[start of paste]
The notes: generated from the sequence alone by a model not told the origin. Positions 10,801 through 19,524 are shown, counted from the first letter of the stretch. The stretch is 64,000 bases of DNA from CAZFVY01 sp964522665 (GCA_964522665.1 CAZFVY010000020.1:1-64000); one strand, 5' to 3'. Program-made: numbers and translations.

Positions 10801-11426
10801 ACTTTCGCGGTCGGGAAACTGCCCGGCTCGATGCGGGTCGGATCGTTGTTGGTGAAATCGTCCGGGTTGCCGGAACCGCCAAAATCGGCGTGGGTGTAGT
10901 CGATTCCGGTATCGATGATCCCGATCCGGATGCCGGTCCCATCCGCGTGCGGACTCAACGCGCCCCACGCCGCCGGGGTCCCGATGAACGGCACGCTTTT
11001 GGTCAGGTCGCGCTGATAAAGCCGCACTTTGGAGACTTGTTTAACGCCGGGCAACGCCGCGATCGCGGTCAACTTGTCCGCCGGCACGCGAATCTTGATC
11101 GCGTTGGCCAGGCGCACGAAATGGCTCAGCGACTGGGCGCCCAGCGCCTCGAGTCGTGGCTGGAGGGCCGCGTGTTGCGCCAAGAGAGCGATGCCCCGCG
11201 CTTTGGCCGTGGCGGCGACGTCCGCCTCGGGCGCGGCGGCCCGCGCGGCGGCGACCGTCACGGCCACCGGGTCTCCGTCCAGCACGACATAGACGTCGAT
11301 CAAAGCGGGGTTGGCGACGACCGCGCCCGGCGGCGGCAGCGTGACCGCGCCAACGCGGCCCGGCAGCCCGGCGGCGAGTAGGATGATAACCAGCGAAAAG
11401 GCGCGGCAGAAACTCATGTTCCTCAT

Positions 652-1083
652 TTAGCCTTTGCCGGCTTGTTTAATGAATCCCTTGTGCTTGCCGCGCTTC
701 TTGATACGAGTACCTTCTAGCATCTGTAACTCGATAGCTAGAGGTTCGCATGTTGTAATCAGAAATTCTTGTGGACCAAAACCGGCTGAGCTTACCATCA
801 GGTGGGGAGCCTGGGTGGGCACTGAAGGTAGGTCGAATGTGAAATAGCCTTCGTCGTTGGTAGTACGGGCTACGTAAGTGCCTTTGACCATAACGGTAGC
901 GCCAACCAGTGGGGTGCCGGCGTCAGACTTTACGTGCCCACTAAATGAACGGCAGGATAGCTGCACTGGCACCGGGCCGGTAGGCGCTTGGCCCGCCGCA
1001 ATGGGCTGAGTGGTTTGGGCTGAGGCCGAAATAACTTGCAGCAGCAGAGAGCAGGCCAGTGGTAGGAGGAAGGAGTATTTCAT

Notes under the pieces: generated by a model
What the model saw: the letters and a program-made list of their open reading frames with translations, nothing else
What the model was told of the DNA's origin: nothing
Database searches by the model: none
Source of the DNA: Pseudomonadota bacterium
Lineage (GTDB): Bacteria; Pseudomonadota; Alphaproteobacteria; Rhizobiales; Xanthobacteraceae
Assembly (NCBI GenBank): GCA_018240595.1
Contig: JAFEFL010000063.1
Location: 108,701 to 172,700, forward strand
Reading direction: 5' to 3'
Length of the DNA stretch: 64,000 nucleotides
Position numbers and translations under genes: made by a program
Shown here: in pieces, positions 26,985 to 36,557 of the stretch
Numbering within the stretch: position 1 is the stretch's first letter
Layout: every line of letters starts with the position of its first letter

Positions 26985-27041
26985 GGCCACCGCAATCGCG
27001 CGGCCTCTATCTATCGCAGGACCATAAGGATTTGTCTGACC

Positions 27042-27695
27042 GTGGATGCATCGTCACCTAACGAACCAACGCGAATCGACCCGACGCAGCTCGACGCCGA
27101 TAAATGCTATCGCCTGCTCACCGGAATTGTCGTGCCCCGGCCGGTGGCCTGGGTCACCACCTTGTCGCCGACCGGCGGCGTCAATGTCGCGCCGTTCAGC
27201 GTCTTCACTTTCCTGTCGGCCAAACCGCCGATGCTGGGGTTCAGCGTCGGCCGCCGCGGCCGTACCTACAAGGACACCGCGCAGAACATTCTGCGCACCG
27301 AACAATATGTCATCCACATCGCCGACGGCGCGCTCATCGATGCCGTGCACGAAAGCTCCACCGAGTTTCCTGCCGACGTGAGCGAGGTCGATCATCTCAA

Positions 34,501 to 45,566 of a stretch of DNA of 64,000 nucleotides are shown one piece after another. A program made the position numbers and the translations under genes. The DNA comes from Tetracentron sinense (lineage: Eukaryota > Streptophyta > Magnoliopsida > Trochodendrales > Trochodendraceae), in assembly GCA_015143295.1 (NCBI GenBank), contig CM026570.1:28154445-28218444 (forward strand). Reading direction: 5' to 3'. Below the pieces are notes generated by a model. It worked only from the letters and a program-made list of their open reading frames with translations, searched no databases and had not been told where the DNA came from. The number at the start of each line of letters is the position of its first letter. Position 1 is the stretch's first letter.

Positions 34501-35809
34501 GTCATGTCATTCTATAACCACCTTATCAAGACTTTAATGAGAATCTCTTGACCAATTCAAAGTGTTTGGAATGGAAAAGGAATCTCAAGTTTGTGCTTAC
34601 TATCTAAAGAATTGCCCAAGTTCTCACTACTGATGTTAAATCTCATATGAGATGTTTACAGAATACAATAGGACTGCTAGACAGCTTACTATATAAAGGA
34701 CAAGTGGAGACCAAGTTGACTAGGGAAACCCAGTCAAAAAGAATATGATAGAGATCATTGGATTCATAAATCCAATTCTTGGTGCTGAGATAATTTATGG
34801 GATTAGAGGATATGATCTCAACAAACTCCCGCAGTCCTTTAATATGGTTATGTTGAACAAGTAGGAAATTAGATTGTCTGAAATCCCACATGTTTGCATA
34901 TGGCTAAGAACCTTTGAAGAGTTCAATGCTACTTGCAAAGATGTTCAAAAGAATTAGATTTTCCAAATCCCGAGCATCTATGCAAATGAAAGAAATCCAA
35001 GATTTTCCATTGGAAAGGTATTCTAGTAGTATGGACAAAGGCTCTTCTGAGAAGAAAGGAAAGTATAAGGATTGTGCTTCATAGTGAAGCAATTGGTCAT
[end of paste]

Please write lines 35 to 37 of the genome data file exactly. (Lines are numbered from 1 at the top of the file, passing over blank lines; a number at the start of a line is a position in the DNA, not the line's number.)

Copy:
27042 GTGGATGCATCGTCACCTAACGAACCAACGCGAATCGACCCGACGCAGCTCGACGCCGA
27101 TAAATGCTATCGCCTGCTCACCGGAATTGTCGTGCCCCGGCCGGTGGCCTGGGTCACCACCTTGTCGCCGACCGGCGGCGTCAATGTCGCGCCGTTCAGC
27201 GTCTTCACTTTCCTGTCGGCCAAACCGCCGATGCTGGGGTTCAGCGTCGGCCGCCGCGGCCGTACCTACAAGGACACCGCGCAGAACATTCTGCGCACCG